turn out for Bishop's book launch
pays tribute to "truly remarkable" man
John Hume, paid a glowing tribute to the retired Bishop of Derry,
Most Rev. Dr. Edward Daly, at the launch of the Bishop's autobiography,
Mister, Are You a Priest?, at the Verbal Arts Centre this
600 people turned out for Tuesday evening's event which was attended
by family and friends of the bishop as well as key political,
clerical and business representatives from right across Ireland.
launch was delayed for more than half-an-hour as crowds patiently
queued for Dr Daly to sign copies of the book. Officially launching
the book, the first print of which is already almost sold out,
Mr Hume praised the former bishop's "outstanding contribution"
to the life of Derry.
will go down in history as someone who made a major contribution
to the development of this city and its people in the century
we have just left," said the SDLP leader, "We owe him a great
debt of gratitude." Mr Hume said he was in no doubt that the book,
which he described as outstanding, would top the best-sellers
lists across the country. "What particularly impressed me about
it was its down-to-earth quality - something which, I believe,
exemplifies Bishop Daly." The book, said Mr Hume, painted a powerful
and moving picture of life in Derry during the 1960s and 1970s.
"One of the
most powerful chapters in the book is the bishop's recollections
of Bloody Sunday, an event in which, as we all know, he had a
very direct and terrible experience."
Mr Hume pointed
out that it should never be forgotten that Dr Daly also played
a leading role in the theatrical, cultural and musical life of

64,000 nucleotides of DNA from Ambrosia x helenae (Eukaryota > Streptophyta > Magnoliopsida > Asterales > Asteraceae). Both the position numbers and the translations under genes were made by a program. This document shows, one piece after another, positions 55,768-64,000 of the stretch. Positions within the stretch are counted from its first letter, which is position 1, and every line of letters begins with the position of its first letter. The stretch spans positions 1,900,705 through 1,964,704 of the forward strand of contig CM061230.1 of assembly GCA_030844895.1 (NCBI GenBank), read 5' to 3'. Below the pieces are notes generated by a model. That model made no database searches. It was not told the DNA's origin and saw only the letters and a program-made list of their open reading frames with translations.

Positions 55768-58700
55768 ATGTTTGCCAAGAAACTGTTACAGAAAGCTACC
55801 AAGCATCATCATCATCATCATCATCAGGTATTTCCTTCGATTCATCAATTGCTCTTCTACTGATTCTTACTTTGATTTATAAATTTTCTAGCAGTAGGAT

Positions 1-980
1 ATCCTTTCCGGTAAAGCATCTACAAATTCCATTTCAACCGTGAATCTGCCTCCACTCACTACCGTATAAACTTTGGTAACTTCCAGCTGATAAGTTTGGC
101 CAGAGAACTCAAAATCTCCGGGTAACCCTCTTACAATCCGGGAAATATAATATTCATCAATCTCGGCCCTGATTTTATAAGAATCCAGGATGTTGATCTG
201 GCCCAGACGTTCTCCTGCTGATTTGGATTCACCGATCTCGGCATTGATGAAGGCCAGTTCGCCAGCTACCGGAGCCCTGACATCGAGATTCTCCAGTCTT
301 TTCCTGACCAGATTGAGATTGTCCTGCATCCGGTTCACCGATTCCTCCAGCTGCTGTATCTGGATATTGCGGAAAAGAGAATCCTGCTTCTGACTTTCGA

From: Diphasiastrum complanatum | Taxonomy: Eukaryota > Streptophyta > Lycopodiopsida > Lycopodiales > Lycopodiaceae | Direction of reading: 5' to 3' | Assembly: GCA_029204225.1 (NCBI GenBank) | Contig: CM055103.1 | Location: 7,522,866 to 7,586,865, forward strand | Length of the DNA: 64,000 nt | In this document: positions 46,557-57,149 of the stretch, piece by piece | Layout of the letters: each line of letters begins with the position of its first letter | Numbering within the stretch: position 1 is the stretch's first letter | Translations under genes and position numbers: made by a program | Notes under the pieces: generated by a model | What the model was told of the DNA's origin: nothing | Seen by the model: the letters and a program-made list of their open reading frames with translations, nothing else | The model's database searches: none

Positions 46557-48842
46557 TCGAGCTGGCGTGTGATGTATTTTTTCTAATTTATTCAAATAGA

much of his time to the preservation and development of this proud
tradition," he said. "Again we owe him a debt of gratitude for
this." "However, the outstanding feature of the book is the humility
of the man. As priest and bishop, Bishop Daly has had a massive
impact on the fabric of life in Derry. I'm ashamed to say that,
while he may be from Beleek, he has become a true Derry man."
Dr Daly himself admitted that writing the book had revived many
mixed memories, both of happy and sad times. "Writing the book
proved a strangely exciting and wonderfully fulfilling experience,"
"It was totally
unanticipated and unplanned. I never set out to write a book.
I just started writing a statement for the Saville Inquiry and
the book grew out of this. I have to say that it was an amazingly
therapeutic and relaxing experience." Recalling the deaths of
Annette McGavigan, Sammy Devenney and Jackie Duddy, Dr Daly said
each of them had had a very powerful impact on his life, both
as a priest and as a person. "Their deaths are etched indelibly
in my memory and on my soul," he said.
He said he
was enormously grateful and deeply honoured that John Hume had
agreed to launch the book. "John has been a wonderful friend and
a great source of inspiration to me and many others for a long
number of years," he said. Dr Daly also confirmed that he had
no plans at present to complete his memoirs.